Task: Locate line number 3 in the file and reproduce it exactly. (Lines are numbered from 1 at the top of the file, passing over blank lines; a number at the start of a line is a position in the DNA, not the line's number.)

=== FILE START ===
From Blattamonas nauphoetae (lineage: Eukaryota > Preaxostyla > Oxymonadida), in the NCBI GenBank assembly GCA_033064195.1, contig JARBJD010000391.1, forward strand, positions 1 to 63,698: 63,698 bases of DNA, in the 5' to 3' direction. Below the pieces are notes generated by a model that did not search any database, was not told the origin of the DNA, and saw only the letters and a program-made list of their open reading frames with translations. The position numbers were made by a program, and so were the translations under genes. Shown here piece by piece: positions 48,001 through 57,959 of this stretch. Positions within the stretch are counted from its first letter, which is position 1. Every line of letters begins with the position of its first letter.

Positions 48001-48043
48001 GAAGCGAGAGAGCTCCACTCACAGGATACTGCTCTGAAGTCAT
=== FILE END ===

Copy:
48001 GAAGCGAGAGAGCTCCACTCACAGGATACTGCTCTGAAGTCAT